Thirsty? Choose Water!
What is the problem?
Sugar sweetened beverages (SSB) are not required for a healthy diet; however our children and adolescents are consuming them on a regular basis. Consumption of SSBs (soft drinks, cordial and sports’ drinks) has been associated with weight gain obesity, diabetes and tooth decay as well as displacement of other important nutrients such as calcium. Adolescents are frequent consumers of SSBs, with high daily consumption.
About the research translation program
The basis of the Thirsty? Choose water project is enabling students to refill their water bottles, with easy and free access to chilled water at school, combined with education and promotion of the benefits of drinking water in class. This message is then reinforced at the second year 7 immunisation visits.
This MRFF translational research builds on the parent project, Thirsty? Choose Water!: Behavioural Interventions and Water Stations in Secondary Schools, funded through the NSW Translational Research Grants Scheme (TRGS) and led by the Central Coast LHD. The TRGS funded project involves 61 schools across three local health districts and is itself based on a pilot study conducted on the NSW Central Coast in 2016 and 2017.
For this MRFF study, approximately 24 regional schools from Hunter New England LHD and Mid North Coast LHD will be randomised to receive either:
Students will be surveyed throughout the project and regular water meter readings will be taken from the chilled water stations.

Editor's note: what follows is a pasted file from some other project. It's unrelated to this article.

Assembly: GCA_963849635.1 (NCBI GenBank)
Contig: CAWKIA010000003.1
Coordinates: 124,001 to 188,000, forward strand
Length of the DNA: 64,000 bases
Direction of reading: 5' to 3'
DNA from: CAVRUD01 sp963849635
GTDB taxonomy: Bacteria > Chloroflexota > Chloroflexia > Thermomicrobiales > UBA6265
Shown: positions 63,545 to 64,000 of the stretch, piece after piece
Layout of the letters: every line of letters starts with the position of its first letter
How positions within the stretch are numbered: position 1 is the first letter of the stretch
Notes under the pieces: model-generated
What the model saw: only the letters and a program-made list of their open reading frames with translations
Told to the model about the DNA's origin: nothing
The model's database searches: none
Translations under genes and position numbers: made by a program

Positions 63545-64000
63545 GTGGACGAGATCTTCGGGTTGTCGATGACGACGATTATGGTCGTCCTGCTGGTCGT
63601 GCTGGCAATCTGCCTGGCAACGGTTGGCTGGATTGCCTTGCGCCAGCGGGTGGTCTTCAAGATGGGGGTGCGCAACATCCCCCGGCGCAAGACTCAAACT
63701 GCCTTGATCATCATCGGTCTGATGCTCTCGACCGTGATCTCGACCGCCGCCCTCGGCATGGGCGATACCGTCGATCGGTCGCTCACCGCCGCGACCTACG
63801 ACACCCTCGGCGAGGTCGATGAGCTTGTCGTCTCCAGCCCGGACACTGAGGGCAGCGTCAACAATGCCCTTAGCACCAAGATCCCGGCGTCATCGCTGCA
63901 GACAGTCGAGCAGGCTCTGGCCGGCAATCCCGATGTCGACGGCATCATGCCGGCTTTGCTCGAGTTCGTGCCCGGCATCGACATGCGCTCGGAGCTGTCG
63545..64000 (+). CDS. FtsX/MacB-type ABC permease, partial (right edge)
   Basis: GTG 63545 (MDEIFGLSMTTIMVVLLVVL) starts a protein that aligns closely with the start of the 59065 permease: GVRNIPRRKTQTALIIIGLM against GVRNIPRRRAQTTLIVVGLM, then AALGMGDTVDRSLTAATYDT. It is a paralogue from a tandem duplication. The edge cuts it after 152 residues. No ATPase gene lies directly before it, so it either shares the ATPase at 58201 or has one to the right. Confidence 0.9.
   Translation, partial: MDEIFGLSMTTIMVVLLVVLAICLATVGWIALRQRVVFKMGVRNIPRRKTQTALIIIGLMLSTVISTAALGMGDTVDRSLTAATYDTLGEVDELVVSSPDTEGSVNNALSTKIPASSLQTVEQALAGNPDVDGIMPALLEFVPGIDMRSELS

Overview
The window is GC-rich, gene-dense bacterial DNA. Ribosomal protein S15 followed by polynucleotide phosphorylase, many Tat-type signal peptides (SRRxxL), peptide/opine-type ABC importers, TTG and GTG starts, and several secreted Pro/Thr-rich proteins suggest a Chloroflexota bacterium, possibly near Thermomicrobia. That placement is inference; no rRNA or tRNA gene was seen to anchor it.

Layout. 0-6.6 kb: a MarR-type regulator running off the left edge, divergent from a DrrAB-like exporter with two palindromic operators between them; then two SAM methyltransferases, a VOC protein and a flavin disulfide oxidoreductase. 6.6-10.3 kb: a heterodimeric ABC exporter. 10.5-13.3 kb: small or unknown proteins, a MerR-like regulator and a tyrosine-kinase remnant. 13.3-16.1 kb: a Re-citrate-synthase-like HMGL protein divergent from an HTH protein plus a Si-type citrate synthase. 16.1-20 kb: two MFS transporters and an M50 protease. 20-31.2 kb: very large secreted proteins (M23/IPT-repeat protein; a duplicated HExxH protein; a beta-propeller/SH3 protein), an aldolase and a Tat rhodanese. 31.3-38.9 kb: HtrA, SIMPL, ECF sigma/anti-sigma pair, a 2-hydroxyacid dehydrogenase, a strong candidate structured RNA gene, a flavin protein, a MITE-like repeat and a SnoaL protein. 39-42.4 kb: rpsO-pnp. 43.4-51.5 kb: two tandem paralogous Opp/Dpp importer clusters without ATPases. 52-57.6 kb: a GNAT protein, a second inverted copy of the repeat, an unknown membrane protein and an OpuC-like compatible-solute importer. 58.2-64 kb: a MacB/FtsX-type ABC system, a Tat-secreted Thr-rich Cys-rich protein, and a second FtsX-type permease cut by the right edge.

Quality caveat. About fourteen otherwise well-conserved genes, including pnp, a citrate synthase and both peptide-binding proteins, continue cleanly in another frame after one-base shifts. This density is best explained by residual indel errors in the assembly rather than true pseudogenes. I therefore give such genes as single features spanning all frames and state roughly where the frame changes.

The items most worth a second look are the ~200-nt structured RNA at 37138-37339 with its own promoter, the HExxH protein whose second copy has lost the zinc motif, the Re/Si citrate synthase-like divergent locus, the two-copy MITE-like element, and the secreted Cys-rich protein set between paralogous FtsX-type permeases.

What will be the impact?
The project aims to determine if a behavioural intervention and chilled water stations, alone or combined, increase water consumption and effect changes in knowledge, attitudes and consumption of SSBs in year 7 secondary school students in regional areas. Students are also learning about sustainability by calculating the number of disposable plastic bottles saved from landfill by using the chilled water station.
It is anticipated that the outcomes of the study will demonstrate ways to encourage young people in regional areas to drink water instead of sugar sweetened beverages, this is believed to be an important step towards tackling childhood and adolescent obesity. In this way, the study will contribute towards the Premier’s priority of reducing the rate of childhood overweight and obesity by 5% by the year 2025.
For more information, contact Niki Kajons – Nicole.Kajons@health.nsw.gov.au